Housing News Roundup: December 10, 2015
California School District Plans Housing for Teachers
To address one of the contributors to a local teacher shortage, the Cupertino Union School District in California announced a plan use surplus school-owned land to build housing for teachers. The 10-acre plot, which is currently leased to private schools, would be used to build 200 one to three bedroom units of affordable housing for teachers. High housing costs in the area affect recruitment of new teachers as well as retention of experienced staff. “When you lose seasoned teachers and teachers who have been here five to 10 years, who got the ropes down, you lose the experience,” according to Dave Villafana, a sixth grade teacher in San Jose.
Source: KTVU Fox 2
U.K Pilot Offers Insight on Kids and Crowding
To address concerns that residents of public housing in the British city of Manchester resided in unnecessarily large apartments, policy makers tested a reduction in housing benefits for those deemed to have spare bedrooms. Under the new program, housing benefits would be reduced by 14 to 25 percent unless same-gender children under the age of 16 share a bedroom. Families with spare bedrooms could move to avoid a penalty. Researchers interviewed families, teachers, social workers, and others to gauge the impact of this change on families. Parents who paid for spare bedrooms reported a reduction in spending on food, heating, and other essentials. Schools attempted to fill the gaps for families by increasing their spending on social and economic supports. In families who opted to move rather than lose benefits, the increase in crowding affected children’s sleep and capacity to study.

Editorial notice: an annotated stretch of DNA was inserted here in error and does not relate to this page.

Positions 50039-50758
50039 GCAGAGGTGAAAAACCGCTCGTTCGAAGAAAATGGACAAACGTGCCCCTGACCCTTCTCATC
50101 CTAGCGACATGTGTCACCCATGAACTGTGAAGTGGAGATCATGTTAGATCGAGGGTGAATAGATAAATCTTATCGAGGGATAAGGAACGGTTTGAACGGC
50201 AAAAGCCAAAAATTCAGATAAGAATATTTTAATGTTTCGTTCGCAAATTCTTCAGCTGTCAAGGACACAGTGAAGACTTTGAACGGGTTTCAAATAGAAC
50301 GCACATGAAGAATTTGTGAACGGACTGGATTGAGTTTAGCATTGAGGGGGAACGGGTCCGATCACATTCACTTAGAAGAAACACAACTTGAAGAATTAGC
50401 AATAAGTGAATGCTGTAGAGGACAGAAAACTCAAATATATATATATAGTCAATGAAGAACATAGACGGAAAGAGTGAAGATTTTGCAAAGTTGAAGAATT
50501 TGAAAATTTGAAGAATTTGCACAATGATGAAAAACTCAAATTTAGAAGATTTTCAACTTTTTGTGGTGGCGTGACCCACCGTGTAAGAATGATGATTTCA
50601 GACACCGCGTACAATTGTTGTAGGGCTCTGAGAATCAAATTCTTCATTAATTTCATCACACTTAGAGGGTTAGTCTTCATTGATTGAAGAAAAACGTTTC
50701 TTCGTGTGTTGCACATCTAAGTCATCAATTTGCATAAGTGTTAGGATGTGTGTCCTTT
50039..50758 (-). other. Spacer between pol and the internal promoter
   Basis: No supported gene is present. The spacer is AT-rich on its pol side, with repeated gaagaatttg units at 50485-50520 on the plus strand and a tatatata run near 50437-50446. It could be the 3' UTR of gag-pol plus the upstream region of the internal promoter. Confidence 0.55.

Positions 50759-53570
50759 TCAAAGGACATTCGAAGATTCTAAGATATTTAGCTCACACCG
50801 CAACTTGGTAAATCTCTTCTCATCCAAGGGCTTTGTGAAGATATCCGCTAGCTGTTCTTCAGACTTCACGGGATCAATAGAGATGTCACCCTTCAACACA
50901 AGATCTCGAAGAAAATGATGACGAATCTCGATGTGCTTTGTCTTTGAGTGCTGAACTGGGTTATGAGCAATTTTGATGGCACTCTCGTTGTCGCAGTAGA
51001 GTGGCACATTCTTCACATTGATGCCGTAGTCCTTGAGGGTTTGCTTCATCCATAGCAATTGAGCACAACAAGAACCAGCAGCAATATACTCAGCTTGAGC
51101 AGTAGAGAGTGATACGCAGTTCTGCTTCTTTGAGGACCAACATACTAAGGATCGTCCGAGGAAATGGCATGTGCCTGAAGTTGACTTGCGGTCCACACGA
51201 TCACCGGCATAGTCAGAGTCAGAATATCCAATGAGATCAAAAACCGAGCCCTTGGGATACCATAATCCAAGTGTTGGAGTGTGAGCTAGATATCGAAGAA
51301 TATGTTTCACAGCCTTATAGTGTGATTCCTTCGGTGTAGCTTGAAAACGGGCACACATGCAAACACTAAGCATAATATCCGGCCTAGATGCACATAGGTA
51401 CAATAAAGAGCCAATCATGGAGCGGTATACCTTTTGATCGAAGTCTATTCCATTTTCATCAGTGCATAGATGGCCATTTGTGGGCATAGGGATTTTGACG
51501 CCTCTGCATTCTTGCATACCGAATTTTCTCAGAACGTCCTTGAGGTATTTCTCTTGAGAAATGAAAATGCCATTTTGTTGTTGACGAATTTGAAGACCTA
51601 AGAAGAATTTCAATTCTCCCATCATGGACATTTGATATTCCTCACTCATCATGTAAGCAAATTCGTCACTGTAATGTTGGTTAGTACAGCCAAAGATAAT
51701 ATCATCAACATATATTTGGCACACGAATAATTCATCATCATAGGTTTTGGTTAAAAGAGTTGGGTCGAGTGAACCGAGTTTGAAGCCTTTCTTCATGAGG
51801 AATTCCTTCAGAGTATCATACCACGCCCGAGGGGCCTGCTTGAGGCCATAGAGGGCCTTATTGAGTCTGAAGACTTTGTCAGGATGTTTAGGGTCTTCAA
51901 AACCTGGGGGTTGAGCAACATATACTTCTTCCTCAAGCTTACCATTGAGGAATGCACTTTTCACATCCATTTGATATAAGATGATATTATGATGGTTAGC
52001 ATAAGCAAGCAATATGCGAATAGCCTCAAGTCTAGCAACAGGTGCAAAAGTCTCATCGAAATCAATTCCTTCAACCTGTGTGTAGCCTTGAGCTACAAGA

Source: BBC News
Portland Considers Anti-Gentrification Plan
A 2013 study of gentrification in Portland, Oregon, may be coming true. The study, which was financed by the city, predicted the next neighborhoods to experience widespread change and displacement would likely be east of 82nd Avenue and south of Powell Boulevard. Community members and advocates are calling on the city to enact anti-gentrification policies. The plan, currently being considered by the Portland City Council, would include just cause eviction laws, rent stabilization, and a policy of no net loss of affordability when new developments are approved. “The tipping point is now,” says Lore Wintergreen, a city employee who serves as an advocate for the East Portland Action Plan. “We can still prevent a lot of displacement here.”
Source: Portland Tribune
New FSS Grants Continue Pathways to Education and Jobs
The U.S. Department of Housing and Urban Development announced new Family Self Sufficiency program grants, including grants made to New Britain and Meriden. The grants will help residents with HUD rental assistance to develop and implement plans to improve their education and job prospects, while building savings through an FSS escrow account. U.S. Rep. Elizabeth Esty, who represents the district, lauded the grants, saying, “In order for Connecticut to remain economically competitive, it is vital that our residents have access to educational resources that provide for self-fulfillment and the necessary skills for employment.”
Source: New Britain Herald